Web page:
Ahh, summer. With the exception of our overheated afternoons, we're spending lots of time outdoors, working, relaxing and entertaining. It's fun to decorate our outdoor living spaces, and why not include paintings? When protected from the elements, a painting can make a great statement outdoors.
It wouldn't make much sense to hang a highly valued art piece outside, even in dry Southern Oregon summers. Look in second-hand, craft and decorating shops for affordable, attractive canvases that won't be devalued by a coat of protective varnish.
Varnish with UV/light protection, flat brush, protective gloves, canvas, frame, water, bowl, rags and paper towels.
Follow directions on varnish to prepare. Our brand was diluted with water and required skin protection to prevent possible allergic reactions.
Coat a clean, dry canvas with the varnish thoroughly, stroking in one direction. "Brush out any pools of varnish, so it is covered evenly," advises Swift.
Put a coat on one side of your frame. Dry both flat. Our acrylic-based varnish dried very quickly.
Give the painting a second coat, painting at right angles to the first layer.
Flip your painting over and coat the back side. Ditto with the frame. Again, dry flat.
When it's dry, mount the painting in the frame and it's ready to hang.
We chose a couple of second-hand floral paintings and prepared them for outdoor hanging with Golden's Polymer Varnish with UVLS. The ultra-violet light protection is a necessity.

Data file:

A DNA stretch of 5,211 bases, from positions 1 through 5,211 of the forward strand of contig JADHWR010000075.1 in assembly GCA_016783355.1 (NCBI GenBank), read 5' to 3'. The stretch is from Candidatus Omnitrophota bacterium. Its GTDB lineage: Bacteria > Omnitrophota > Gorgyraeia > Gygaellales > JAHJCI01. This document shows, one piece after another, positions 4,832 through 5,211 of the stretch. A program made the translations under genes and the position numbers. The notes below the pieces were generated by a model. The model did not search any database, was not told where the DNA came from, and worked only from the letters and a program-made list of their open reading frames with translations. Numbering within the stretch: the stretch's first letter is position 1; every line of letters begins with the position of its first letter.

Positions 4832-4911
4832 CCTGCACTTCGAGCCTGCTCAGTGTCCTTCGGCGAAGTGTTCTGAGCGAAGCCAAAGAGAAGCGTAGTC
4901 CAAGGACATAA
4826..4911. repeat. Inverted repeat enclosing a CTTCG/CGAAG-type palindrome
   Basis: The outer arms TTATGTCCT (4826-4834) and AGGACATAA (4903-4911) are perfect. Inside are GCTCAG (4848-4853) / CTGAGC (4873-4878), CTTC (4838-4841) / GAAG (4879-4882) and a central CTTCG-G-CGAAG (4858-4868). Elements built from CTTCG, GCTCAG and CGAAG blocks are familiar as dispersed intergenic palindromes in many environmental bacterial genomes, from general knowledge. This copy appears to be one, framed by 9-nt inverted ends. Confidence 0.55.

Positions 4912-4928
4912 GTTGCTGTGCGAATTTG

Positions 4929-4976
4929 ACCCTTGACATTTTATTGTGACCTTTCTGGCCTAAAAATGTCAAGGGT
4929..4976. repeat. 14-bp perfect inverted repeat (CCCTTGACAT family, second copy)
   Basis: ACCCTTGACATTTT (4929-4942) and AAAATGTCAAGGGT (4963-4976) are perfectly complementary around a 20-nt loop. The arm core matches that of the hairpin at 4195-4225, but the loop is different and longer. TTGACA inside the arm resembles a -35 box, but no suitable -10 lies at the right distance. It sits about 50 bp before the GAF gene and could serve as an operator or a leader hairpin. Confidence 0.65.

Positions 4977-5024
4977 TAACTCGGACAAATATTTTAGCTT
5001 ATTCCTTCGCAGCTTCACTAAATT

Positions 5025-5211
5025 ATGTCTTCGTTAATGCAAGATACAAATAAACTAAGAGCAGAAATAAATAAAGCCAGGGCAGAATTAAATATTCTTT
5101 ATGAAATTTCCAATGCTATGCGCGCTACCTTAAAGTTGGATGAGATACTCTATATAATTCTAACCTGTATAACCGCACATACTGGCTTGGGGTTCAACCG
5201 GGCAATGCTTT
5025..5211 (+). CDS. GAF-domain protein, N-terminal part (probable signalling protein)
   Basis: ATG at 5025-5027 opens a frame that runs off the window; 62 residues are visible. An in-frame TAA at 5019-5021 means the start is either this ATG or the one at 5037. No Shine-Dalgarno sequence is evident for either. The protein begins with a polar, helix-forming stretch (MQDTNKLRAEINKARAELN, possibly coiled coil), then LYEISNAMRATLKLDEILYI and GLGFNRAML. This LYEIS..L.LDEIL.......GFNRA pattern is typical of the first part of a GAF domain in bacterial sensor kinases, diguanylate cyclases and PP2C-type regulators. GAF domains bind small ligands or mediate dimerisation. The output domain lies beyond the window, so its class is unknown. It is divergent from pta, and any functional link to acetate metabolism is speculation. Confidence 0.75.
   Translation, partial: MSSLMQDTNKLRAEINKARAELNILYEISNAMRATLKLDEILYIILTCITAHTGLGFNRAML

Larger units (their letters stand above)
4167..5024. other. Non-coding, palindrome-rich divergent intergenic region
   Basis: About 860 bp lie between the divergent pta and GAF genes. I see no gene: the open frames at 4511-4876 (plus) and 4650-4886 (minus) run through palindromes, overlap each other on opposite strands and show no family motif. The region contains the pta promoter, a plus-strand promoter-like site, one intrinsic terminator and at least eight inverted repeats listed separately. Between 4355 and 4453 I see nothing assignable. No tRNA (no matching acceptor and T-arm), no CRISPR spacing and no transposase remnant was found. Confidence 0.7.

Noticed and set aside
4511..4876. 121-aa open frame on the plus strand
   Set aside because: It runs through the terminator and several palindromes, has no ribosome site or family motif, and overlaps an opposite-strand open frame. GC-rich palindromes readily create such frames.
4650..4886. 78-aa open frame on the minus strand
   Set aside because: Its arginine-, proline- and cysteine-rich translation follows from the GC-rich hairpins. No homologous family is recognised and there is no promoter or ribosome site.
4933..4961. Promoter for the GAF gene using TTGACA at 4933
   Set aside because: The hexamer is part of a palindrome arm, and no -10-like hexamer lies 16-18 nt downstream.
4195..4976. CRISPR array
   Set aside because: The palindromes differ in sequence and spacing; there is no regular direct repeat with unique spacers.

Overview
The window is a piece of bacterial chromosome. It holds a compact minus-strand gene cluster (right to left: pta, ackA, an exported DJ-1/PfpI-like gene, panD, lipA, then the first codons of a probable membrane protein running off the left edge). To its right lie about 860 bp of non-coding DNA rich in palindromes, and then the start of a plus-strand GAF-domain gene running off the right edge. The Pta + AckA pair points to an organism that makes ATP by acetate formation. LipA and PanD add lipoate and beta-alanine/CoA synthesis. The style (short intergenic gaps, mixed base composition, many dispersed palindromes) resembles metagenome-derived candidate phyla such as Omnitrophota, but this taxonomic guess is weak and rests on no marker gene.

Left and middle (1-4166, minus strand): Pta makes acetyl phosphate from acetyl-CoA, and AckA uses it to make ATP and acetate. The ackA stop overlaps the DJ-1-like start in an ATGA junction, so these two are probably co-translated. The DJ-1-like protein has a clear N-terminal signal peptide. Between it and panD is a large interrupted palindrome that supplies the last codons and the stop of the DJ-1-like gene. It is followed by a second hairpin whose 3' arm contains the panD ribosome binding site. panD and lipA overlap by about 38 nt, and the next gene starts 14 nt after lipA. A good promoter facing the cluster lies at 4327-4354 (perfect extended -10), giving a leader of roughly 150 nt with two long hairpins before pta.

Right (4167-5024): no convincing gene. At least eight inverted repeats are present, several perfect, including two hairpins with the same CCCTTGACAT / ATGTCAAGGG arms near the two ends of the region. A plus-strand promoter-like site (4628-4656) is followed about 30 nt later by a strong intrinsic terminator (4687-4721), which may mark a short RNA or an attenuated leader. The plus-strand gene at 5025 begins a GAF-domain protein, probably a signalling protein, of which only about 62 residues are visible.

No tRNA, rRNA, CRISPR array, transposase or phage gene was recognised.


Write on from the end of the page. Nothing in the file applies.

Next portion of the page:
"It keeps light from fading the painting, especially the reds and blues," says Sheryl Swift, sales associate at Central Art Supply.
Swift advises brushing the varnish vertically and horizontally across the canvas to get the best coverage. Let the canvas dry between coats. A coat of varnish on the backside of the canvas will help prevent mold, especially if the painting will be up all year. It's also helpful on the frame.
"Put it on the frame to prevent moisture from being absorbed, swelling the frame and spreading the joints," says Swift.
The first consideration in hanging your art is exposure, says Martha Thye, owner of M T's U-Frame-It in Medford. "Even though it's protected, exposure to harsh elements is something to be avoided at all cost." Patios and porches are ideal spots.
The aesthetic issues you consider in hanging interior artwork apply outdoors as well. Consider the size of the space you will hang art and any other elements like windows and sometimes doors, she says. The main piece should be placed at eye level in the center of the space. Work from the center out and stay with odd numbers, according to Thye. If the wall has two windows, you may want to use one, three or five elements depending on space. "If you have French doors in the center of a wall, you could put three pieces on one side and two on the other," she says. "Every wall is different."
And we are glad about that.